You will also find hill walking will relieve a significant amount of your stress, and the increased social aspect of a hill walking club, will add to your social life and overall happiness.

Make sure you drink plenty of water during and after your walks, and do some more stretching when you finish. Indeed, the more stretching you do over the days following the walk, the less your muscle fatigue, and the greater your flexibility - which will help you avoid injury in the future.

Before starting hillwalking make sure you have had a check up with your doctor. And don't forget Hill walking can be quite challenging, but will reward you with better health and fitness. Make sure you have the right equipment before going hill walking, and comply with basic safety rules - such as never hill walk alone. For more info on these aspects of trekking please see my other articles.


General Information on Walking in Ireland

Ireland offers tremendous opportunities for those who want to explore it on foot. The entire country is covered by a network of waymarked trails and guided walks. There will be something to suit whether you are an experienced hill-walker or just want to explore a city on foot.

If you want to see something of the magnificent south west coast, consider a week long walking tour taking the routes followed by mediaeval Irish saints and scholars. Highlights include the early Christian route and medieval coaching road from Glenbeigh to Kells. There are detours to see 4000 year old rock art and ancient Ogham stone script, all with a backdrop of stunning views across the Atlantic Ocean. There will be opportunities for a swim from one of the many beautiful beaches and perhaps a boat trip to the Skellig Islands, a World Heritage site, home to an important colony of gannets and fascinating monastic ruins. The route continues along the coast, past the thrift studded rocks and sands of Blue Flag Derrynane beach. It travels along old mass and smugglers routes, through picturesque villages with ever changing views of this beautiful and undeveloped coastline.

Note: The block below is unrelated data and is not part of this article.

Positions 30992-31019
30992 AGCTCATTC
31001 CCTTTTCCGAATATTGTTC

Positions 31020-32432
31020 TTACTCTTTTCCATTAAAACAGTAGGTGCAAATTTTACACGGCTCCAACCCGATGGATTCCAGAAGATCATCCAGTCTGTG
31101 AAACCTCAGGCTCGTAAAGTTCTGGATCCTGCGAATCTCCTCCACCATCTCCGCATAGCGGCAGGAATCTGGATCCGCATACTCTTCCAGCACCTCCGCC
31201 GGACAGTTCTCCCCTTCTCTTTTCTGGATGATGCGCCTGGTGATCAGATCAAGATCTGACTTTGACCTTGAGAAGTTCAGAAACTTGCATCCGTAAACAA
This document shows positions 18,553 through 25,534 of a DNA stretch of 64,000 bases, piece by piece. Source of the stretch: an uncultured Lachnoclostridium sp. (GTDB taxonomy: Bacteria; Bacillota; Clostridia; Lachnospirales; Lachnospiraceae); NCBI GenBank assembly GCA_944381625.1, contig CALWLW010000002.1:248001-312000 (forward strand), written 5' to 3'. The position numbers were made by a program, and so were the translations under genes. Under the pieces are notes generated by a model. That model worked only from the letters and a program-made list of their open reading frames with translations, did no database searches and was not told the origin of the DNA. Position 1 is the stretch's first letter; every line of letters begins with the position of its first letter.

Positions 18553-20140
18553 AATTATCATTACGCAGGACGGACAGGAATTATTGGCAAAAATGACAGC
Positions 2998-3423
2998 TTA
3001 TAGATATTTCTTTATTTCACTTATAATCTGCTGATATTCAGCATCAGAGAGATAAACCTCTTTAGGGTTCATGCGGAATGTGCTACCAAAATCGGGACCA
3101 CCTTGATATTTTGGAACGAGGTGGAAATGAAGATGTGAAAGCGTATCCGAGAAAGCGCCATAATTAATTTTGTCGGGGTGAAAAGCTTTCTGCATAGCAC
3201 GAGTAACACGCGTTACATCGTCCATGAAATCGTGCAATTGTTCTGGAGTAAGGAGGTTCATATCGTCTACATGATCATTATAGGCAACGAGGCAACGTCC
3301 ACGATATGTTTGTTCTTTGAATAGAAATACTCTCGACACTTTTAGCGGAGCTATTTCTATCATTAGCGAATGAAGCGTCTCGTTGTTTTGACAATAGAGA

If you would like to see something on the Ireland`s rural landscape and are arriving in Dublin, the country of Wicklow has much to offer. The Wicklow trail actually begins (or ends depending on which way you tackle it) in the suburbs of Dublin. This trail combines easy accessibility with a chance to explore some of Ireland`s remote upland areas. The Wicklow way takes you up mountains, past stunning lakes, through glacial valleys, forests and farmland. The route passes a number of sites of historical interest, ruins, memorials and the extensive remains of an early monastic settlement in the lovely Glendalough valley. The Wicklow Way route is in fact the most westerly section of the E8 footpath which extends across much of Europe, should you wish to do a really long walk.The trail is 127km long and will take somewhere between 8-10 days for a reasonably fit experienced hill-walker. If you do not have enough time to complete the trail, it is divided into daylong sections of vary! ing length and difficulty and walkers of all levels of experience and fitness will be certain to find a walk that suits.

For those who do not have time or energy enough for one of the long trails, the cities of Ireland have many interesting short town trails. For example, one of Ireland`s most famous authors James Joyce, set his most famous works in Dublin. Fans can follow in the footsteps of characters from his novels or those of Joyce and his famous fellow authors. You can spend a day on a guided Leopold Bloom tour following for example the"Lestrygonians" episode in Joyce`s masterpiece "Ulysses.". The tour follows character Leopold Bloom`s footsteps as he walks the city searching for food.

Dublin is a good start or end point for many of these walks, allowing you to enjoy this vibrant city before or after seeing the lovely country and coast. There are numerous flights from the UK and elsewhere, or you can arrive by ferry. You will also find plenty of outlets for
car hire in Dublin to enable you to get to the start of your walk and make the most of your time in this beautiful country.



Day Tours





Social Walking Group